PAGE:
4. A host, of golden daffodils;
5. Beside the lake, beneath the trees,
6. Fluttering and dancing in the breeze.
7.
8. Continuous as the stars that shine
9. And twinkle on the milky way,
10. They stretched in never-ending line
11. Along the margin of a bay:
12. Ten thousand saw I at a glance,
13. Tossing their heads in sprightly dance.
14.
15. The waves beside them danced; but they
16. Out-did the sparkling waves in glee:
17. A poet could not but be gay,
18. In such a jocund company:
19. I gazed—and gazed—but little thought
20. What wealth the show to me had brought:
21.
22. For oft, when on my couch I lie
23. In vacant or in pensive mood,
24. They flash upon that inward eye
25. Which is the bliss of solitude;
26. And then my heart with pleasure fills,
27. And dances with the daffodils.


How would you like to re-arrange this poem?

Enter the line number of the poem: 6
The line is: Fluttering and dancing in the breeze.

Do you want to move this line up or down: Up
How many lines do you want to move it: 5
The new poem is:
1. Fluttering and dancing in the breeze.
2. I wandered lonely as a cloud
3. That floats on high o'er vales and hills,
4. When all at once I saw a crowd,
5. A host, of golden daffodils;
6. Beside the lake, beneath the trees,
7.
8. Continuous as the stars that shine
9. And twinkle on the milky way,
10. They stretched in never-ending line
11. Along the margin of a bay:
12. Ten thousand saw I at a glance,
13. Tossing their heads in sprightly dance.
14.
15. The waves beside them danced; but they
16. Out-did the sparkling waves in glee:
17. A poet could not but be gay,
18. In such a jocund company:
19. I gazed—and gazed—but little thought
20. What wealth the show to me had brought:
21.
22. For oft, when on my couch I lie
23. In vacant or in pensive mood,
24. They flash upon that inward eye
25. Which is the bliss of solitude;
26. And then my heart with pleasure fills,
27. And dances with the daffodils.

Would you like to rearrange this poem further: no
Goodbye!


Hint:
  • Since the insertIterator function inserts data after the current node, it cannot insert data at the very front of the list.
  • Therefore, you will have to use an if statement to check for the case where the user wishes to insert a new first line of the poem, and then call insertFirst.
  • See example 2 above.

Input File
  • Note that it an be assumed that each input file is structured the same way:
 <title>
<Blank line>
<body>
<Blank line>
By <author>
  • Below is an input file named poem1.txt which can be used with the first example above:

“Hope” is the thing with feathers

“Hope” is the thing with feathers -
That perches in the soul -
And sings the tune without the words -
And never stops - at all -

And sweetest - in the Gale - is heard -
And sore must be the storm -
That could abash the little Bird
That kept so many warm -

I’ve heard it in the chillest land -
And on the strangest Sea -
Yet - never - in Extremity,
It asked a crumb - of me.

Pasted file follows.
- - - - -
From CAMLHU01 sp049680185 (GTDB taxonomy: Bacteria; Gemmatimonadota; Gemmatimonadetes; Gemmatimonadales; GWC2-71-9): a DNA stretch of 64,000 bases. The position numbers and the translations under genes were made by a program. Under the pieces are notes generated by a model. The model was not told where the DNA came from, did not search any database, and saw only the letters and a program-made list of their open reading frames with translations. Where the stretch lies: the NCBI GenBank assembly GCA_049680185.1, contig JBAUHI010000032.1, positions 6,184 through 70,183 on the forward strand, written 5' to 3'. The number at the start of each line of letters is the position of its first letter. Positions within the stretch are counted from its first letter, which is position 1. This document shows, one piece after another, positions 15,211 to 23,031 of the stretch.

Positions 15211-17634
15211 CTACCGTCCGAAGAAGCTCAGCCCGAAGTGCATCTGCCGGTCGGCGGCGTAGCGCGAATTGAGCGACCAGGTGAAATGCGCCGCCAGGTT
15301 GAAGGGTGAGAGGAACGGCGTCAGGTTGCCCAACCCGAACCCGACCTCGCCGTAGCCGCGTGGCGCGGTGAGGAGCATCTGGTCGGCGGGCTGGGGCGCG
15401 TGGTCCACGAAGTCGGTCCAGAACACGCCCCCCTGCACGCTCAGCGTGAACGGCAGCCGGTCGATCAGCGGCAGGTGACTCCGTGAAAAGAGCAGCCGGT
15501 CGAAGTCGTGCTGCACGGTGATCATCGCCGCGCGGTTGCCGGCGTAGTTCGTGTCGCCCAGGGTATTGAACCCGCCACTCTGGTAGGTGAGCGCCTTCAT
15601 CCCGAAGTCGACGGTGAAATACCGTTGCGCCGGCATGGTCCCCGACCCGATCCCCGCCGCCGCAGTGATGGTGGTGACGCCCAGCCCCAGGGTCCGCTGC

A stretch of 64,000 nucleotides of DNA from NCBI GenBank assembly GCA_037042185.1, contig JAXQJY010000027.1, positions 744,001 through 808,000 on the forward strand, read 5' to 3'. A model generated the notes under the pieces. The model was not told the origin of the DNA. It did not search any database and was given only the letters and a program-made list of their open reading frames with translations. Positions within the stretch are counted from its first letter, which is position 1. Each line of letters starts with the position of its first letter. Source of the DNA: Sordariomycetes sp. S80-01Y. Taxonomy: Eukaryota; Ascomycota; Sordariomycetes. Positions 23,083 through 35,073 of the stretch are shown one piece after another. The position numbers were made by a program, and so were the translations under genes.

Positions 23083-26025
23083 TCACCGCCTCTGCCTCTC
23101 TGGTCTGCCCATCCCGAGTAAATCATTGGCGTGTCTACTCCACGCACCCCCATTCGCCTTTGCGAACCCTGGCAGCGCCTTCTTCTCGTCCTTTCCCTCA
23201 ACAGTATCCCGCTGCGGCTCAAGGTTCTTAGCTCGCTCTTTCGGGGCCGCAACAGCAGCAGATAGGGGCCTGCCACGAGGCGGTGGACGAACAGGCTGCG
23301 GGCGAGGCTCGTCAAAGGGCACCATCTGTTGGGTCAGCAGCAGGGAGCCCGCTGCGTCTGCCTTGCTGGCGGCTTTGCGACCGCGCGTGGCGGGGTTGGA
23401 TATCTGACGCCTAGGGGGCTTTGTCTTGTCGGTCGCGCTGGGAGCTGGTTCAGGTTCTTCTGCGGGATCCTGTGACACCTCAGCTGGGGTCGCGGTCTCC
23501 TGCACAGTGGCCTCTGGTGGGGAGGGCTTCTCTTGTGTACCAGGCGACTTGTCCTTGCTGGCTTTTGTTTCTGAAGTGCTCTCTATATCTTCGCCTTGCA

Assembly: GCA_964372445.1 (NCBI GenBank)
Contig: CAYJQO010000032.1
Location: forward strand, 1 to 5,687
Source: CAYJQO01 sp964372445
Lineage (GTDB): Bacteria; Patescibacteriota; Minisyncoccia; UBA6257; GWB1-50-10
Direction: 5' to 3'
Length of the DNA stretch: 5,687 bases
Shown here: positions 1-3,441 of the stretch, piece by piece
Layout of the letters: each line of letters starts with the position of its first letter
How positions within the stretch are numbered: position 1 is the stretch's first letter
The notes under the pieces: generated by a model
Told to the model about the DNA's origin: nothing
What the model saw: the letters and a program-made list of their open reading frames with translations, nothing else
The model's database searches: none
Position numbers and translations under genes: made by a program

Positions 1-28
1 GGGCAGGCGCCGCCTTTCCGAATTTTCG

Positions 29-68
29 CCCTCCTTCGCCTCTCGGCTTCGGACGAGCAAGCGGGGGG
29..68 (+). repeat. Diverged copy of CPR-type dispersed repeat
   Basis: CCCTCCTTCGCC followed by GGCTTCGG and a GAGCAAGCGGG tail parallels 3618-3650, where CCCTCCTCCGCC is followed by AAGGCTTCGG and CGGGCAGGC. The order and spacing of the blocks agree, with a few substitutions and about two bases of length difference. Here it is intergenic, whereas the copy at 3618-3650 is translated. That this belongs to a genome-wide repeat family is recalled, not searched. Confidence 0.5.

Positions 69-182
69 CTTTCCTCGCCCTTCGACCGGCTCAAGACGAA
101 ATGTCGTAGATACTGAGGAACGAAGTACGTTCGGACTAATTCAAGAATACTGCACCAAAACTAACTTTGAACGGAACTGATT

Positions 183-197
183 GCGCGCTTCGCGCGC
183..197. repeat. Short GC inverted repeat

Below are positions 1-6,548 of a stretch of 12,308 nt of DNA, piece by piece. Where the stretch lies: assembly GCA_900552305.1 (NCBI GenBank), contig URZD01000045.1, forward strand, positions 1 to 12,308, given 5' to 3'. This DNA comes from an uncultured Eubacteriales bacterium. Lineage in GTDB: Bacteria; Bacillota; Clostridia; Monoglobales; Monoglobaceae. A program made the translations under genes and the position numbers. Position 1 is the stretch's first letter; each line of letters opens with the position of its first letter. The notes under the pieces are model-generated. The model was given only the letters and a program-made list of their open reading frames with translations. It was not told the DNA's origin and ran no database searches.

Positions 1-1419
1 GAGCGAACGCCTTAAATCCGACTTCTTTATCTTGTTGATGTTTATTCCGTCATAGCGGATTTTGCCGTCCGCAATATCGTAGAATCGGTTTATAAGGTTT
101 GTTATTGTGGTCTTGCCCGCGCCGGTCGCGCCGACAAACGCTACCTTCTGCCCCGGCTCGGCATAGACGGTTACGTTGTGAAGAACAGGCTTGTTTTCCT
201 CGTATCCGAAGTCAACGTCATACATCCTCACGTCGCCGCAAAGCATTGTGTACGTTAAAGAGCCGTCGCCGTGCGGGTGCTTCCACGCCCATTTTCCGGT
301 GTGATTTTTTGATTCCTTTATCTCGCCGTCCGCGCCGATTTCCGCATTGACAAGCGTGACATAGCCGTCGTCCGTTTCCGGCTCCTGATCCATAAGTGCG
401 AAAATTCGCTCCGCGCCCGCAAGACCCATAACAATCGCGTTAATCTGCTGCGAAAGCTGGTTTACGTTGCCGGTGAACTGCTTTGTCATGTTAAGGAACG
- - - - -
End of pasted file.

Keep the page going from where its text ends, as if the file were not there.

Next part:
By Emily Dickinson

  • To insert this file into your Eclipse project, right-click on the project folder, and then go to File->File. Note that the file will be placed in the main folder. It should not be placed under src or your program will not be able to find this file.
  • Below is another file named poem2.txt which can be used with the second example above:
I Wandered Lonely as a Cloud

I wandered lonely as a cloud
That floats on high o'er vales and hills,
When all at once I saw a crowd,
A host, of golden daffodils;
Beside the lake, beneath the trees,
Fluttering and dancing in the breeze.

Continuous as the stars that shine
And twinkle on the milky way,
They stretched in never-ending line
Along the margin of a bay:
Ten thousand saw I at a glance,
Tossing their heads in sprightly dance.

The waves beside them danced; but they
Out-did the sparkling waves in glee:
A poet could not but be gay,
In such a jocund company:
I gazed—and gazed—but little thought
What wealth the show to me had brought:

For oft, when on my couch I lie
In vacant or in pensive mood,
They flash upon that inward eye
Which is the bliss of solitude;
And then my heart with pleasure fills,
And dances with the daffodils.

By William Wordsworth

Specifications for Submission
  • Please submit 3 files to Catalyst by Tuesday at 11:20am:
  1. List.h (header file as created in class - now with ALL of your full function definitions)
  2. ListTest.cpp (test file with multiple tests for each function you write - this should be the test file you write, not the one I provide you. Please copy and paste the results of running your tests into the comments at the bottom of the file)
  3. Poem.cpp (source file with all of the logic to process poems as shown above)
  • Important: You must name your files exactly as described above -- List.h, ListTest.cpp and Poem.cpp -- for full credit
  • Also, your code must compile using gcc on Eclipse for C++.
  • You must use NULL, not nullptr
  • Please do not submit as a Zip file


How You Will Be Graded:

  • No credit if your List.h file does not contain the functions specified in the directions or if the Node struct has been altered in any way from what was given in class.
  • Also, you are not permitted to add any additional List functions to those specified or you will receive no credit for this assignment.
  • Make sure that you test your list thoroughly inside of ListTest.cpp!
  • No credit if your List doesn't compile or run using the Eclipse IDE as specified above
  • No credit if your program doesn't compile. Make sure to comment out the parts that aren't working (if any) before you submit.
  • Please include a block comment with your name on the top of EACH file like so:

/**

* FirstName LastName

* CIS 22C, Lab 2

*/

  • 75% of the credit will be for submitting a complete and functional templated, doubly-linked list, with your own test file
  • 25% of the credit will be for a fully functional Poem.cpp as demonstrated using the examples above